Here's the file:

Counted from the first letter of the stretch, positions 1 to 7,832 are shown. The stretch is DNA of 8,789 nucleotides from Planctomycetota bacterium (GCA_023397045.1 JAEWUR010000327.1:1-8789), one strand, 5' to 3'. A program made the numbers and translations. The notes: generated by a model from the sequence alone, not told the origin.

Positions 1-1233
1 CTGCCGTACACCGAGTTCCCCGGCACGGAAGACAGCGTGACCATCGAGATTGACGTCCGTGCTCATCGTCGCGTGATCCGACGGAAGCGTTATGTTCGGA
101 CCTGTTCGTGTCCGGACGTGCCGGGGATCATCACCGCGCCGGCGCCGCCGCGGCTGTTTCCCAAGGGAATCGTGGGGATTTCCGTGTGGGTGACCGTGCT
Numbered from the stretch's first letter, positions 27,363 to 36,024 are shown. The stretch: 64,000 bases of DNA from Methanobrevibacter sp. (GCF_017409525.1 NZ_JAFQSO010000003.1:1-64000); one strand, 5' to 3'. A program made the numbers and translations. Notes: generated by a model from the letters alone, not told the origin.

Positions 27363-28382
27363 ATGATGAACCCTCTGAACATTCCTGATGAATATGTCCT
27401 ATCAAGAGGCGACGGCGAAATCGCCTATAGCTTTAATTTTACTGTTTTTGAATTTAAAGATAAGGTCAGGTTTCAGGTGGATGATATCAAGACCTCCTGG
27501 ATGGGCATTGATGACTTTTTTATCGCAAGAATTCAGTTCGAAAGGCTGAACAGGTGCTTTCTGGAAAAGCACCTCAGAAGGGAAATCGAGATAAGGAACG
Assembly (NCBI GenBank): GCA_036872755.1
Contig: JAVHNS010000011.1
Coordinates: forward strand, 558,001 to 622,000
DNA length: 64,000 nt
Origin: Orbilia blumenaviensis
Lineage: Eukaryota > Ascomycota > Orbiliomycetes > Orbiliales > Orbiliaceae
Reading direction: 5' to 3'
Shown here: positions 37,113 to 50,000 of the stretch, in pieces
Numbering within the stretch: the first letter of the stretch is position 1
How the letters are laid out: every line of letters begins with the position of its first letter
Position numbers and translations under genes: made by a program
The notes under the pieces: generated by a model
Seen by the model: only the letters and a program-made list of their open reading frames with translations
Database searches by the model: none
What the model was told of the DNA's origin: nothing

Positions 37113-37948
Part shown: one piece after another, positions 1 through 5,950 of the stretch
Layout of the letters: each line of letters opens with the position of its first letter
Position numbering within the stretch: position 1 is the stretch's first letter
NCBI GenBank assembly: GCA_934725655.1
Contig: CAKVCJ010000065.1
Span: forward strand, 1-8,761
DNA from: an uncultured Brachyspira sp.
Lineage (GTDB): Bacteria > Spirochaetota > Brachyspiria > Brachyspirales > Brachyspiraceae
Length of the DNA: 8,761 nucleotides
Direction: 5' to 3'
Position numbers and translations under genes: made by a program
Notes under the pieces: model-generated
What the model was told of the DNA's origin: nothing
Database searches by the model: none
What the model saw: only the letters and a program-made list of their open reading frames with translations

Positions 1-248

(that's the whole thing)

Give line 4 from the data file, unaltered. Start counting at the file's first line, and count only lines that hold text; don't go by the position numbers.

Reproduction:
101 CCTGTTCGTGTCCGGACGTGCCGGGGATCATCACCGCGCCGGCGCCGCCGCGGCTGTTTCCCAAGGGAATCGTGGGGATTTCCGTGTGGGTGACCGTGCT